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Me on Books

Me on Books features reviews of young adult novels, the occasional middle grade or graphic novel, and promotes Canadian young adult authors as much as possible. :)

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For Darkness Shows the Stars
Diana Peterfreund
Perfect Ruin
Lauren DeStefano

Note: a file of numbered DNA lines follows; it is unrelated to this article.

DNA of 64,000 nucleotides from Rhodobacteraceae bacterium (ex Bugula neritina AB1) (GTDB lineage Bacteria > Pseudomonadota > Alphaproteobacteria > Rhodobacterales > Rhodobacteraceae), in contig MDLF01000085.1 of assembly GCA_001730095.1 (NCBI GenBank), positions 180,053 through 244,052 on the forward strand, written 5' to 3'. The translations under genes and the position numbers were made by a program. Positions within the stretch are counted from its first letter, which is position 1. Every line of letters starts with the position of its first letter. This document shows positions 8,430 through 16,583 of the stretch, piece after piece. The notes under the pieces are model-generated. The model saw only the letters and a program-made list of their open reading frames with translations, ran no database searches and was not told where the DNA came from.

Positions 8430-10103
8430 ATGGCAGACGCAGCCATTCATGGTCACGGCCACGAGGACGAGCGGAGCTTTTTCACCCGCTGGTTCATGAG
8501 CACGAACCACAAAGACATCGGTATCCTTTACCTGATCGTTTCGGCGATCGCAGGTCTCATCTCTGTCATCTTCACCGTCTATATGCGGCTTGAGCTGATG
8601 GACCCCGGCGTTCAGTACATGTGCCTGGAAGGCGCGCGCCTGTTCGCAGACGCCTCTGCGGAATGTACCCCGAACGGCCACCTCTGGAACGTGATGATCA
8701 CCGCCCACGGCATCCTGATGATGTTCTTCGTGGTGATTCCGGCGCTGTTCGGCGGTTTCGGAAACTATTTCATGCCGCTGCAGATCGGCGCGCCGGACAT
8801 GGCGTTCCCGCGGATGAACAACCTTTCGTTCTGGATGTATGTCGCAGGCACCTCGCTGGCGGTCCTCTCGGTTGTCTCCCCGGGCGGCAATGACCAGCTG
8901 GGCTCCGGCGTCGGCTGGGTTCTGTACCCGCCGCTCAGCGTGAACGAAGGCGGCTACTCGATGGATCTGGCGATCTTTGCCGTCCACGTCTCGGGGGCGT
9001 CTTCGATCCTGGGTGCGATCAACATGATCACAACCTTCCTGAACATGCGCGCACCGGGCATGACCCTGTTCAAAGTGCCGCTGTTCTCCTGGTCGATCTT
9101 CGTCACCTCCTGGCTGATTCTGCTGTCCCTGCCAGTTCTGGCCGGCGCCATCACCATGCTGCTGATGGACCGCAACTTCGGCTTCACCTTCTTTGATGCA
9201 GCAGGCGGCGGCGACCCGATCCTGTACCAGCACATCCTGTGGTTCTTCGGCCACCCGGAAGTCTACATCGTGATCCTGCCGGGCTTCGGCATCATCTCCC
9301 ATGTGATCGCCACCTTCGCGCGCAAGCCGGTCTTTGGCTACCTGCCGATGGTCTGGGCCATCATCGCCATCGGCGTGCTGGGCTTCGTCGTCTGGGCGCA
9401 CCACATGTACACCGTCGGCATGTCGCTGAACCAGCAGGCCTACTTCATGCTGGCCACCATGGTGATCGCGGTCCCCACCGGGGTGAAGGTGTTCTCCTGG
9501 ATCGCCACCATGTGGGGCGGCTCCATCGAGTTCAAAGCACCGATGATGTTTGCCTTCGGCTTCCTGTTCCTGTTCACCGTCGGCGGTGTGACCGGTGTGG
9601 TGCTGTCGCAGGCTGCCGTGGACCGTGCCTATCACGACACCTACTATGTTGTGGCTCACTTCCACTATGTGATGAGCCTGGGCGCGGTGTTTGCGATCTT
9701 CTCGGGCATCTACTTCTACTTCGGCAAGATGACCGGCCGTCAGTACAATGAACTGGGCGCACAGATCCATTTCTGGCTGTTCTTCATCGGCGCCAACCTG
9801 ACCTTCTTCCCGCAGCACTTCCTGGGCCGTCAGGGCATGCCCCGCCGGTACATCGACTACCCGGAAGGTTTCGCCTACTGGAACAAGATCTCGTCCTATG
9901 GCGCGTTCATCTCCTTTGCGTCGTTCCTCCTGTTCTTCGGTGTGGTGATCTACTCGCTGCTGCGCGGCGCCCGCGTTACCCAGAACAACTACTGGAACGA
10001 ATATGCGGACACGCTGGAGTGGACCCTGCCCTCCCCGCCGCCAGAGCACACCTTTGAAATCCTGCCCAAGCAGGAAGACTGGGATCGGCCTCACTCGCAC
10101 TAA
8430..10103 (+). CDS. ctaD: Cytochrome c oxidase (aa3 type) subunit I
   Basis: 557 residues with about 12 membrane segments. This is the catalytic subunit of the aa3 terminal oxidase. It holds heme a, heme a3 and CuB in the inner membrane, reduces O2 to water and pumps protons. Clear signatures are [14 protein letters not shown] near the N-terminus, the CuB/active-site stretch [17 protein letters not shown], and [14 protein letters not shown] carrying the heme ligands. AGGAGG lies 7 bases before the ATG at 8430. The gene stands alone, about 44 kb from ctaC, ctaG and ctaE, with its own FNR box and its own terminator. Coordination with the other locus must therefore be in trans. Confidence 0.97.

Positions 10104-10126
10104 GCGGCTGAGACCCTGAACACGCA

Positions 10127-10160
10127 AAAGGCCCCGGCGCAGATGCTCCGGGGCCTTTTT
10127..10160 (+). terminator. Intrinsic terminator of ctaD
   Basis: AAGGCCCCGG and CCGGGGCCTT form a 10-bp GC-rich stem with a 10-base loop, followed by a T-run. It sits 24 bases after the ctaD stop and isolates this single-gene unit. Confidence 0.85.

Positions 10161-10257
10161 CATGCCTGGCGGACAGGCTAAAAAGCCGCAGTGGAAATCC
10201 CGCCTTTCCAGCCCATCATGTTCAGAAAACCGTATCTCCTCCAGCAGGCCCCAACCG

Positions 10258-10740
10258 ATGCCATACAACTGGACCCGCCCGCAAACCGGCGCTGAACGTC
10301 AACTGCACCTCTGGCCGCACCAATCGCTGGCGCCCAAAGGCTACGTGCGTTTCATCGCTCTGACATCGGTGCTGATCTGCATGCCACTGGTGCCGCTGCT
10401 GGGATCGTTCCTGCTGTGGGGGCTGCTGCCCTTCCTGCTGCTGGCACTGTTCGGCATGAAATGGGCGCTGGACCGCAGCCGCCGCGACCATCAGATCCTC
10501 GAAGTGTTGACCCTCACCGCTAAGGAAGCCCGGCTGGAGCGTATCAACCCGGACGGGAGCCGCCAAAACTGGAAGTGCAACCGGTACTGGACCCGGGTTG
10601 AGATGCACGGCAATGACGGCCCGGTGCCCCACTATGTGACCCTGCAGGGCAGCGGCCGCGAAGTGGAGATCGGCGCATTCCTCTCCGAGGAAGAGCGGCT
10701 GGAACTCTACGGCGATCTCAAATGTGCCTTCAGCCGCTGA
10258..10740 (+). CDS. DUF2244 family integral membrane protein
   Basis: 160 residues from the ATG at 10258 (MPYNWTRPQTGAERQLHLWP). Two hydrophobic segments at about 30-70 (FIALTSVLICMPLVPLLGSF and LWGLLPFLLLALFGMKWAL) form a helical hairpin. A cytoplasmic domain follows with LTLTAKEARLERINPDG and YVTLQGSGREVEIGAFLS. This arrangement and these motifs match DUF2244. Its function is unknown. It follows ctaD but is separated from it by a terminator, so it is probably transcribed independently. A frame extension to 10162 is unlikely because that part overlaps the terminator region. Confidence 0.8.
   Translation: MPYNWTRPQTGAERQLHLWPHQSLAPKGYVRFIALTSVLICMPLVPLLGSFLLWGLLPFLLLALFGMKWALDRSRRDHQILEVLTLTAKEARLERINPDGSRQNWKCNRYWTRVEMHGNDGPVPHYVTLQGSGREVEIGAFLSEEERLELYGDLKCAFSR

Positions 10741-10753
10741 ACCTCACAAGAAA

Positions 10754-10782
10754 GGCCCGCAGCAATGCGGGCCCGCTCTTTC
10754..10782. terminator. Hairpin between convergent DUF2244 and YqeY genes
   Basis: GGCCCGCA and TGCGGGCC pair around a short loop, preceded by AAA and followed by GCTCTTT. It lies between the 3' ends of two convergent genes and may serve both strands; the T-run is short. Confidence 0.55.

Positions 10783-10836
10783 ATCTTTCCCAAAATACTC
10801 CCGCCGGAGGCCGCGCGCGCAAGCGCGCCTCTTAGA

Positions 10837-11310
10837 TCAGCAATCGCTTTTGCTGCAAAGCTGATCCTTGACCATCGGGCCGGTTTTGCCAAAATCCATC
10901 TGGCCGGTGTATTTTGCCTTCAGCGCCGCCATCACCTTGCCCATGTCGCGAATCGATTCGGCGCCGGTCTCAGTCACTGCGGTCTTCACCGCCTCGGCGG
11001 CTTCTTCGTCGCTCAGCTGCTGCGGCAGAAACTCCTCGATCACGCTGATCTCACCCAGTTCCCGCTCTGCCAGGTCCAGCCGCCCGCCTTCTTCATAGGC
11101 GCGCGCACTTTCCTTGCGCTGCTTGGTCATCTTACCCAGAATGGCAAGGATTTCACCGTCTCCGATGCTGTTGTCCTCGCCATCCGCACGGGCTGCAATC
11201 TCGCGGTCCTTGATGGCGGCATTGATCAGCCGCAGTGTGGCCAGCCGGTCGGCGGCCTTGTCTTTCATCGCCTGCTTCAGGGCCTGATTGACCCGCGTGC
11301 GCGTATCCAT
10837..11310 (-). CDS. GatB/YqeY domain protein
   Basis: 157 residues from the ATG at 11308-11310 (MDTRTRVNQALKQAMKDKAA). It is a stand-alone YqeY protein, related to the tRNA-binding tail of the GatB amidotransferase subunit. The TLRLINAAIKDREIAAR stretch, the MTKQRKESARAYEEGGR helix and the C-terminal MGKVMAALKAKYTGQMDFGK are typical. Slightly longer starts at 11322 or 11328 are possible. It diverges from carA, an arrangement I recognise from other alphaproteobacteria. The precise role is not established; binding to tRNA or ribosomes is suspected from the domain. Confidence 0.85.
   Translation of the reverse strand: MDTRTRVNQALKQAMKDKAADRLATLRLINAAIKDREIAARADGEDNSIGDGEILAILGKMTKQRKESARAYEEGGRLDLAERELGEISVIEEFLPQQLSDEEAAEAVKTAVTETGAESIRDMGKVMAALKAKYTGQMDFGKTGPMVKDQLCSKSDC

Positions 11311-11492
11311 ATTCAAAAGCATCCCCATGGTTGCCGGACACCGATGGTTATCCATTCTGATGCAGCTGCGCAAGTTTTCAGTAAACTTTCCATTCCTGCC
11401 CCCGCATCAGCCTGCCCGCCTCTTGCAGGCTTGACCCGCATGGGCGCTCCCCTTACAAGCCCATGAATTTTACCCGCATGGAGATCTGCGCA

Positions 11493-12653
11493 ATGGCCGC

Invisibility - Andrea Cremer, David Levithan Stephen is used to invisibility. He was born that way. Invisible. Cursed. Elizabeth sometimes wishes for invisibility. When you're invisible, no one can hurt you. So when her mother decides to move the family to New York City, Elizabeth is thrilled. It's easy to blend in there. Then Stephen and Elizabeth meet. To Stephen's amazement, she can see him. And to Elizabeth's amazement, she wants him to be able to see her. All of her. But as the two become closer, an invisible world gets in their way-a world of grudges and misfortunes, spells and curses. And once they're thrust into this world, Elizabeth and Stephen must decide how deep they're going to go-because the answer could mean the difference between love and death.Invisibility is a haunting, mysterious, and complex tale of two very different and very complicated young voices. One wants to be seen, one wants to hide, and when the two meet an invisible world is revealed and the truth threatens them both. Amid the curses, the spells, the danger, and the unflinching truth is the simple act of seeing, of being seen, and the heart-wrenching loneliness of invisibility.Both narrators stood out in different ways, told different sides of the same story. Stephen's voice was elusive, hesitant, complex, all evident of a life of being invisible, of little to no contact with others. How are you supposed to communicate with the world when the world doesn't know you're there? His is the voice of someone who sees the world differently, who sees the world from a different angle, perhaps as something wondrous but also a kind of prison. As wide and wonderful as the world is, he inhabits it without ever being seen wandering along its paths.Elizabeth's voice, by contrast, is slightly more open. She's caring, expressive, creative. The move to New York City means she can start over, start a happier life than the one she left. She wants to create a new version of herself for the world to see. She knows the world can see her, but it sure would be interesting to not be seen. Hers is a voice that's sweet and happy but has been through heartache. Above all else she's outrageously protective of those she cares about, about her brother Laurie, her mother, and, after she meets him, Stephen. As wide and wonderful as the world is, there must be a place for her, either to be seen or to be invisible.At the start, the book is reminiscent of a daydream. Stephen's sudden encounter with someone who can see him, who can finally see him, and all the new sensations that stem from it. Elizabeth is thrilled to meet someone new, someone nice, someone she might really care about. The connection between the two of them is there, weaving them together until they share pieces of themselves. It's the pure enjoyment of finding someone who listens, who sees, who cares, but then reality takes hold. Then the truth comes out, and the search into the darkness begins.What is it like to truly be invisible? What is it like to go through like with no one ever laying a single eye upon you? The loneliness would be staggering, a sorrowful and bitter taste. But what if one day, one day after a lifetime of never being seen, someone's eyes land on you? What if their voice reaches out to you? What would happen next?I find this to be an exploration of what it is to see, of what it is to be seen and to be invisible, of what the world sees when they look at us and of what we want the world to see. It's an exploration of connections, of desires and wishes, of the dark truth that circles without anyone knowing, and of the hope that, one day, someone will see the real you that you've been waiting to show the world for the longest time.